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You can still get them, but you have to ask

Tim Nelson
December 07, 2018

The war against disposable plastic is on the march. At this point, companies, cities, and even countries have expressed their desire to do away with the scourge of single-use straws and other wasteful items. Now, another US city with a strong eco-friendly reputation is joining the plastic straw pushback, albeit a little differently.

This week, Portland, Oregon’s city councillors approved an ordinance that would institute a series of fines for restaurants who give their customers with disposable, plastic flatware without their approval. The first time a restaurant puts in plastic without asking, they’ll receive a written warning, with fines escalating from $100 for a second offense to $200 for a third, and $500 for any subsequent violations. The policy will take effect on July 1, 2019.

What’s interesting is that this isn’t an outright ban on the use of such plastics, as has been proposed in some other jurisdictions. Instead, it’s a move towards greater consciousness of their use. Customers can still use plastic utensils as much as they want, but they have to tell the restaurant that they do. In part, its goal is to shift public perception of plastic towards a more sustainable future rather than imposing a top-down, unilateral ban.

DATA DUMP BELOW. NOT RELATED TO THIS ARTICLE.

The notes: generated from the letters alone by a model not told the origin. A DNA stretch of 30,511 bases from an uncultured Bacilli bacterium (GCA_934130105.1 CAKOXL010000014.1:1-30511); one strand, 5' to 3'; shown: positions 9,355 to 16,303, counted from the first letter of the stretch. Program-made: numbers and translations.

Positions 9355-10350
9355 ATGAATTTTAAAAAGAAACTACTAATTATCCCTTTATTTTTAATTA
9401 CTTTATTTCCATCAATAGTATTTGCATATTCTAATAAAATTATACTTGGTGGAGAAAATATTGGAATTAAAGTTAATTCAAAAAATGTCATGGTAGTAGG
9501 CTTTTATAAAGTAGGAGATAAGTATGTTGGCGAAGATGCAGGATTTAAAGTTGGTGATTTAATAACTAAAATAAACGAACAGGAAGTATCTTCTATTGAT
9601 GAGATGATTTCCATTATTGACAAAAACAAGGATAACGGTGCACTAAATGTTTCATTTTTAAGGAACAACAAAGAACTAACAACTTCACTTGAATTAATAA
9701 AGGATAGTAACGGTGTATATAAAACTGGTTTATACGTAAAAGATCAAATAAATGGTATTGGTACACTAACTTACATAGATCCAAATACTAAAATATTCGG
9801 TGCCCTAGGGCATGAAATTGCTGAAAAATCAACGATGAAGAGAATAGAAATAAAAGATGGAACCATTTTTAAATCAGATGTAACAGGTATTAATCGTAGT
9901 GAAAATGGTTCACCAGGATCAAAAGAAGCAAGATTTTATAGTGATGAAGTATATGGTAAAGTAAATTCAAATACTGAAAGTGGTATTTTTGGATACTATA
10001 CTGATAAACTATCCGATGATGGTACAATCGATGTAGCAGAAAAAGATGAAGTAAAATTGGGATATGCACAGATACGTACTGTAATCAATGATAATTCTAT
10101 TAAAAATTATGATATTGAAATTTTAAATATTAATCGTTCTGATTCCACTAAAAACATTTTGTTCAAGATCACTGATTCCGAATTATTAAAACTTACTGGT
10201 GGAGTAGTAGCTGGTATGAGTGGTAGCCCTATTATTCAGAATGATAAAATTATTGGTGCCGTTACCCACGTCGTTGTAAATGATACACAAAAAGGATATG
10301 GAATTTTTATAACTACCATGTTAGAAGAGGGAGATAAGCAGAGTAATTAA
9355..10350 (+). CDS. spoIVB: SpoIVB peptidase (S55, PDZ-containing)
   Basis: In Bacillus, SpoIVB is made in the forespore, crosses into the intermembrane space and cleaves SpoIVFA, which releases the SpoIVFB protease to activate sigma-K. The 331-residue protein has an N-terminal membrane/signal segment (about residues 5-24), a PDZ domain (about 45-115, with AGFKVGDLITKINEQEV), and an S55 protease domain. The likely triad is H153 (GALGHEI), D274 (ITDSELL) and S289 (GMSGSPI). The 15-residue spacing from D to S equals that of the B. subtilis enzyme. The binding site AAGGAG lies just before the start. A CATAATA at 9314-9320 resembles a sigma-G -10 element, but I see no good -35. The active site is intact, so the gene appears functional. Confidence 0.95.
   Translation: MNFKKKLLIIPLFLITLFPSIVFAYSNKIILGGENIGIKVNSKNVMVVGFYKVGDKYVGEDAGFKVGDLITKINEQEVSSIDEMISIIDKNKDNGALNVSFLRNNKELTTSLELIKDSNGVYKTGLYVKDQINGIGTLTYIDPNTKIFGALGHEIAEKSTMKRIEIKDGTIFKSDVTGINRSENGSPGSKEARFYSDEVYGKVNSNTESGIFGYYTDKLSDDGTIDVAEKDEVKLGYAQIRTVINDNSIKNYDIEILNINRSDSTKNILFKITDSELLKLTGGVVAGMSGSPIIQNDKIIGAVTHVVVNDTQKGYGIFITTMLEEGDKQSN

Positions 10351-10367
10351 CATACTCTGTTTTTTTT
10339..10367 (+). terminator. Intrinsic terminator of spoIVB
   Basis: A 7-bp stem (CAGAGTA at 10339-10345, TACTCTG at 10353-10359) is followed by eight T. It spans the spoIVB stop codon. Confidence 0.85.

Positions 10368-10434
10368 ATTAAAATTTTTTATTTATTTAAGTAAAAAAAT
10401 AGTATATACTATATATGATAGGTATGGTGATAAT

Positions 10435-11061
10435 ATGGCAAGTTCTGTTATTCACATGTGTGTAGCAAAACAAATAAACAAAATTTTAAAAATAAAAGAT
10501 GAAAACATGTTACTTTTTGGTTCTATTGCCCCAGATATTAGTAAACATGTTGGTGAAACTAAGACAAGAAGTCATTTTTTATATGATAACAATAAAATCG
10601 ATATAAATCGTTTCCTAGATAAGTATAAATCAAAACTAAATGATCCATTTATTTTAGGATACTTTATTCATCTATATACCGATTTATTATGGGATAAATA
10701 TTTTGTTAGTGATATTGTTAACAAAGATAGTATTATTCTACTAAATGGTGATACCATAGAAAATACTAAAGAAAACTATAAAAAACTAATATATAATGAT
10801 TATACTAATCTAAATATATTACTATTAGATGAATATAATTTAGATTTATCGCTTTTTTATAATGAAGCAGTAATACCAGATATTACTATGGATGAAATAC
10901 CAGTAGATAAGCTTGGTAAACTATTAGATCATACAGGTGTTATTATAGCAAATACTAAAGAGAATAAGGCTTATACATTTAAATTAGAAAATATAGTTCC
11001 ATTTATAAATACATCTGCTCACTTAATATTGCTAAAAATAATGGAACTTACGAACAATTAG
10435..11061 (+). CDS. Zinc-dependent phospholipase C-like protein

“These plastics are cheap and a lot of businesses have made it a point to just include them in whatever order is happening for food and drink—and that is the default,” Portland Bureau of Programming and Sustainability program specialist Pete Chism-Winfield told Oregon Public Broadcasting. “What we’re trying to do with this policy is reset the default that doesn’t include all these different plastics that may or may not be needed, and give the consumer an opportunity to make that decision themselves.”

Reports suggest the city initially considered an outright ban, but decided against doing so in deference to individuals with disabilities who may need access to straws. The ordinance also supersedes Oregon’s existing anti-plastic ordinance, broadening its language to include single-use plastic straws and utensils alongside the city’s existing ban on plastic bags and other disposable items.

By cutting back on both environmental waste and restaurant spending on plastic utensils, hopefully the ordinance ends up being a winning model that other cities can adopt. Maybe soon enough we’ll be more upset when we do find plastic utensils and straws in our takeout bags than when we don’t.

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